These steps away from comfort should be small and constant. Always be working on things that are a little new, a little beyond you, but ultimately doable. Doing things way beyond your current skill level is not only unhelpful, but is also hugely disheartening.
Consistency is the key
Not going to dwell too long on this one. But consistency is a cliché for a reason. It works! People often dismiss this for more creative things, but it still holds true. To improve in your chosen area, you have to work little and often. Consistent effort over the weeks, months and years ahead will lead you to develop in ways you couldn’t ever imagine.
Also notice the little in “little and often”. Daily 15-30 minute deliberate sessions are almost always more beneficial than trying to do it all in a single day. We’re looking for sustainable habits that will last over time.
The Power of Feedback
This bit is something that even I forget from time to time. If you’re doing as we suggested, then you’ll be working just beyond your competency (your comfort zone). If that’s the case how will you know if you are doing things well, or even correctly? You need feedback!
It doesn’t really matter where this feedback comes from, but it needs to be unbiased (we’re looking for honesty here), regular, and coming from a person who knows what they are on about (an expert). Traditionally, this sort of feedback would come from a teacher. But as we live in the 21st century there is almost certainly an online community for the exact thing you are looking for help with. For example, there’s a subreddit for almost everything.
Note: the internet can be a little thorny at times. So try not to take any feedback personally. Make sure to only pay attention to the comments that seem constructive and coming from a place of authority. As long as you find a good community, these should be the bulk of the messages you’ll see. As well as some encouragement.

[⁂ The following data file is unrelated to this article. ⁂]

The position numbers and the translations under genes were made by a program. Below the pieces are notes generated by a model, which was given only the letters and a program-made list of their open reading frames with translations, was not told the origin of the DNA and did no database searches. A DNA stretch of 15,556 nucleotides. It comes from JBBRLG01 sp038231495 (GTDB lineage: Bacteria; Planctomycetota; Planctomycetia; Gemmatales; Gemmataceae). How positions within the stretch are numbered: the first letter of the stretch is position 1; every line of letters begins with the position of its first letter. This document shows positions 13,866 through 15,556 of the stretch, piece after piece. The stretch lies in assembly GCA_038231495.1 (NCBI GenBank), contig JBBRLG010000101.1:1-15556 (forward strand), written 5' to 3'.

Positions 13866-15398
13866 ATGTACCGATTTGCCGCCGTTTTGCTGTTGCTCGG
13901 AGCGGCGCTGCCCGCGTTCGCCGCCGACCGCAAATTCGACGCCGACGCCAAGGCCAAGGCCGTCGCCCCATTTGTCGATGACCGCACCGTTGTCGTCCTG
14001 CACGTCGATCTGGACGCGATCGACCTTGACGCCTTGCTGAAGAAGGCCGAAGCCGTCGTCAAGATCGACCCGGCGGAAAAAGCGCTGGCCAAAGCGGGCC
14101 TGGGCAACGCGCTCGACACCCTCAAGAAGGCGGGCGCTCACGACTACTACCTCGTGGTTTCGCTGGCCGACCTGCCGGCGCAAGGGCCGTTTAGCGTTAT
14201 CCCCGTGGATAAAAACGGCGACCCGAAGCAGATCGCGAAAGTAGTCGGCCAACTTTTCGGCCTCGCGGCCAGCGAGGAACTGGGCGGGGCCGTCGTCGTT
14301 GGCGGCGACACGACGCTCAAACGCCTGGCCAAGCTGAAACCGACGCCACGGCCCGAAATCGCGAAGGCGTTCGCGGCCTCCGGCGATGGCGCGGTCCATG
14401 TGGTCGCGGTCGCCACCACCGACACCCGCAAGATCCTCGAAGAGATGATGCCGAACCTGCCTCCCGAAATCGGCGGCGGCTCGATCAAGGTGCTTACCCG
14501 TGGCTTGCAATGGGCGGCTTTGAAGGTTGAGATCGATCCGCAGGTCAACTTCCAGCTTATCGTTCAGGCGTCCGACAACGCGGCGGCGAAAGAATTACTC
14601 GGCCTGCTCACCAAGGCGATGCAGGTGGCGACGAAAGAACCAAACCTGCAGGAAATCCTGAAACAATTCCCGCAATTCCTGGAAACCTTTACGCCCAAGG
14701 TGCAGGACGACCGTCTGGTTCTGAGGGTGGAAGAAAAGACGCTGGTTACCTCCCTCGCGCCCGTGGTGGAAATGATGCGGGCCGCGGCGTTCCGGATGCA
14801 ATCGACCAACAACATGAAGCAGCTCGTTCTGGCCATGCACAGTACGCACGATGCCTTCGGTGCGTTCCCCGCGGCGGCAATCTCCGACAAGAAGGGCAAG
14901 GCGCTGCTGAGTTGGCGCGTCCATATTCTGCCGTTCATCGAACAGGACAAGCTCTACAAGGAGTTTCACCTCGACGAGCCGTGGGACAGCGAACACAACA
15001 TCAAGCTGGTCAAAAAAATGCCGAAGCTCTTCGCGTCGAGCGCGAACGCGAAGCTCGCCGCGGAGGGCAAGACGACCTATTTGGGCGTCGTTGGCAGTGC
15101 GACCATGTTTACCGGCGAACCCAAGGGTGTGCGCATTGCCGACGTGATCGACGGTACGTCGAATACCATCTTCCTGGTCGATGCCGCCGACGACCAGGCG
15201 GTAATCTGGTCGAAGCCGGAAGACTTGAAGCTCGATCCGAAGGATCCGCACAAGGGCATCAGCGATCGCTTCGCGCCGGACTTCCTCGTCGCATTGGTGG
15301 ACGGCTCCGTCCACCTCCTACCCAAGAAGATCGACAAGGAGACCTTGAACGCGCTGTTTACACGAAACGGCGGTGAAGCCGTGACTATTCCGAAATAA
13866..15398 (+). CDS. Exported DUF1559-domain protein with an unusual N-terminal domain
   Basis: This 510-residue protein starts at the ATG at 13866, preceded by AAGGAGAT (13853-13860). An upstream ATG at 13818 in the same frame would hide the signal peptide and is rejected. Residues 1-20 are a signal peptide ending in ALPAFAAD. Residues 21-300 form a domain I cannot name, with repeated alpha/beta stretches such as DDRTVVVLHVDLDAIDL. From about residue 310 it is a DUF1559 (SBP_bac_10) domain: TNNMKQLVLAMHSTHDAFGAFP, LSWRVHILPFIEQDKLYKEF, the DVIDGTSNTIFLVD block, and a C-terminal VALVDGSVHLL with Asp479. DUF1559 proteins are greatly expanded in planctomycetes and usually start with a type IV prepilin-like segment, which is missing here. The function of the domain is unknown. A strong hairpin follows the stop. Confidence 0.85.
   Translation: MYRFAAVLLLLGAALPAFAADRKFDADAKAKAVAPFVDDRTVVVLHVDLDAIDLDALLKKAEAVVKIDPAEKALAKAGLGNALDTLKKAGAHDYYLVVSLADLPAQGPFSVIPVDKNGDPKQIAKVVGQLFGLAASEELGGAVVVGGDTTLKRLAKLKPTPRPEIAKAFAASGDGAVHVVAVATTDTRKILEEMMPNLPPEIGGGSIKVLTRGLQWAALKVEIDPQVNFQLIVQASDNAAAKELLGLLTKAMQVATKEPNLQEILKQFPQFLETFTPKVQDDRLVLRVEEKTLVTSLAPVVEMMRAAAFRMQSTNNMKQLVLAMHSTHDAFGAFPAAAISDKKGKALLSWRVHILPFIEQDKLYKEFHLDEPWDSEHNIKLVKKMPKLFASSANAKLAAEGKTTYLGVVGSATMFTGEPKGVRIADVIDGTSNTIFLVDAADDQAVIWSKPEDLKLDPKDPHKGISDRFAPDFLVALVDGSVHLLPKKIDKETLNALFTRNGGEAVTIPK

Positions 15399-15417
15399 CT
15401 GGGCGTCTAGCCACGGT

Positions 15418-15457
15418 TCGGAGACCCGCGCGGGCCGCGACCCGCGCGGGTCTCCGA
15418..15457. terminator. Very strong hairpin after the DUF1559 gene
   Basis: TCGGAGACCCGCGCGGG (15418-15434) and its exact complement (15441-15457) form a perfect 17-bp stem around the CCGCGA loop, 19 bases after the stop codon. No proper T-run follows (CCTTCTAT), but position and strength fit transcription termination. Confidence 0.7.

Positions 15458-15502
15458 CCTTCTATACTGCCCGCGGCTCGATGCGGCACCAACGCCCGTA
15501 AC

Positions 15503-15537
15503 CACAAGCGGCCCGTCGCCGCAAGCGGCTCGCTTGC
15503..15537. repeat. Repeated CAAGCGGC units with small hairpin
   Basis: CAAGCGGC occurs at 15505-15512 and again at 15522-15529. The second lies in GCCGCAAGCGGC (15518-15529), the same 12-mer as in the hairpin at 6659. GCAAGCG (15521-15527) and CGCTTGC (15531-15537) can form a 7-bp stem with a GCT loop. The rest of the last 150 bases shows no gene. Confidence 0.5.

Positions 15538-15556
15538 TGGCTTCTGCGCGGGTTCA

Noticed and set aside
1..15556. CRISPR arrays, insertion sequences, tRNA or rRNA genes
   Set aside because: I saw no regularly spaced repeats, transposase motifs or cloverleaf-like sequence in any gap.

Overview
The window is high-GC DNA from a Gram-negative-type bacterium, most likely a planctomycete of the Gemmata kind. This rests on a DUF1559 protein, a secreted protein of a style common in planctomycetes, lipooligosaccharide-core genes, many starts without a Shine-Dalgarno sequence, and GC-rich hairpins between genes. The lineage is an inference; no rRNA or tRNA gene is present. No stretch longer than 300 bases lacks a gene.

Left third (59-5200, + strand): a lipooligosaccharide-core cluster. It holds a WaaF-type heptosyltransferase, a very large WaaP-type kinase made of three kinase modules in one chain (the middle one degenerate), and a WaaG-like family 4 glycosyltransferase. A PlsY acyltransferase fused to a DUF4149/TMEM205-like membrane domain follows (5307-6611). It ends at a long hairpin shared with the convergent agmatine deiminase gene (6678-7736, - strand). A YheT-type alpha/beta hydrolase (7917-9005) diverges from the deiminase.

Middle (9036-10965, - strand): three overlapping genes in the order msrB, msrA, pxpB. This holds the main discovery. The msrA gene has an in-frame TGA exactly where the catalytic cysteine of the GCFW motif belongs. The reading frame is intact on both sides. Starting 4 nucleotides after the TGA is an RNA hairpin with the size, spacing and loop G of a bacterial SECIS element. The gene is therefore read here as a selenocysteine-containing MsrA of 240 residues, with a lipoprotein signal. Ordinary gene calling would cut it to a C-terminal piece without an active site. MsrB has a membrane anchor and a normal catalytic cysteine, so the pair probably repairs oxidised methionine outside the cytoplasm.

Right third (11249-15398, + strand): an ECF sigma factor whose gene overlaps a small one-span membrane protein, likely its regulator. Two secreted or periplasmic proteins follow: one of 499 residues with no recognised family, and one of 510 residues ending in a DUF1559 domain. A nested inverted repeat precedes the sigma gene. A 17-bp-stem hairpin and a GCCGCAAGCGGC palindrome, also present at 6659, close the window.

Take a break
This bit is simple really. Take a break. Time spent away from practicing can be surprisingly beinficial. Bringing with it new ideas, solidifying things you have already learnt, as well as cementing muscle memory.
It’s good to take a break every now and then.
I wanted to add a section on teachers as I think they are often overlooked. In the age of the internet they have been somewhat replaced by the online courses, mostly for cost and accessibility reasons. But a good teacher can be really valuable, especially as you are just starting out.
A teacher will automatically incorporate most of these principles into their lessons and the work they ask you to do at home. Will have the expertise to stretch you and give you feedback. As well as a multitude of intangibles that I can’t even list.
If you are a little stuck at where to start, then I would suggest finding a teacher. Book 6-10 lessons in bulk to get started. By the end of it you will probably know how best to proceed and develop on your own. And if you enjoy having a human to guide you you can always carry on.
The 10,000 Hour Rule Explained
As is often the case, when interesting ideas enter the public conscience they come as headlines worthy of clicks, often losing their nuance. That is the case with the “10,000 hour rule”. Once again from the book Outliers by Malcolm Gladwell, the idea is actually one rooted in deliberate practice.
The headlines you probably went along the lines of “Scientists find that it takes 10,000 hours of practice to reach mastery in any skill”. Makes for a good headline right. But that’s not the whole story.
Neither Gladwell or his primary source Anders Ericsson are saying that 10,000 is some magic number that one must reach to be great. What both try to convey is that what we often attribute as “talent” is often simply the someone who has put in the time. Well structured, focussed, challenging and deliberate practice is the only route to mastery. Not simply racking up 10,000 hours.
Go Practice Deliberately!
So there you have it. Now you have been armed with the main tool you will use as you progress your skill. Deliberate practice. It’s always important to note that these things take time. Make sure to enjoy the process. Make sure you have some way of measuring your progress as you go – and soon enough you’ll find that you’ve improved more than you could have imagined.